NASA's 'Planetary Defense Office' Is Now an Actual Place You Can Work
The office will operate out of D.C. and involve tracking comets and other space objects approaching earth
Too late for Michael Bay to pivot into government?
NASA has announced the establishment of the Planetary Defense Coordination Office, which is set up to defend Earth from asteroids, comets and presumably, should the need arise, aliens? Unclear. (Probably more of a CIA thing, though.)
The office, which includes the incredibly named position of “Planetary Defense Officer,” operates out of D.C., and is primarily concerned with the early detection of potentially hazardous objects (PHOs), which are asteroids and comets of a certain size (98 to 164 feet) that get within a certain range of Earth (.05 Astronomical Units, or about 93 million miles).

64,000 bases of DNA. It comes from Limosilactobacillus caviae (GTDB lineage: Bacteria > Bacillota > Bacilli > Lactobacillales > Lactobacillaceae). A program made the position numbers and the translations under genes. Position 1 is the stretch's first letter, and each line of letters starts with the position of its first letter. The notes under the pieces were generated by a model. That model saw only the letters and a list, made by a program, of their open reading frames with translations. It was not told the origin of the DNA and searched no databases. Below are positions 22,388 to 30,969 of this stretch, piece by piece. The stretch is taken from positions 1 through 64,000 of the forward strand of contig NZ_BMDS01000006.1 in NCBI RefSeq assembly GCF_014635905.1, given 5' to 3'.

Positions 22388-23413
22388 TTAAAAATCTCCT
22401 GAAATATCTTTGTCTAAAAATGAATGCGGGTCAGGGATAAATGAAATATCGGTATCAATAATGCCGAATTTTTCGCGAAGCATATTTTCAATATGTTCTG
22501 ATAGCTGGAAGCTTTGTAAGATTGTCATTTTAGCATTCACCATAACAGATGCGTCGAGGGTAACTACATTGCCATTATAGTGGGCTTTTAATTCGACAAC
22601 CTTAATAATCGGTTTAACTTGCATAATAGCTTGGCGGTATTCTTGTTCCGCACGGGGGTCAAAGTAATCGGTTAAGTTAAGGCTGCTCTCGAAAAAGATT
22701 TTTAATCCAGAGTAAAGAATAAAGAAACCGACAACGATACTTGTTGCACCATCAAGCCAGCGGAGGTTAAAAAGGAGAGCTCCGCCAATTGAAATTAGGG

And the fun part: If one of the PHOs gets too close to Earth, the Planetary Defense Office will coordinate with the government to deal with the situation, hopefully necessitating a lighthearted training montage like the one in Armageddon. (Before, you know, the heroic deaths and the sadness.)
About 1,500 near-Earth objects are detected each year. “While there are no known impact threats at this time, the 2013 Chelyabinsk super-fireball and the recent ‘Halloween Asteroid’ close approach remind us of why we need to remain vigilant and keep our eyes to the sky,” John Grunsfield, associate administrator for NASA’s Science Mission Directorate in Washington, told CNN.
Well, yes asteroids, but also aliens.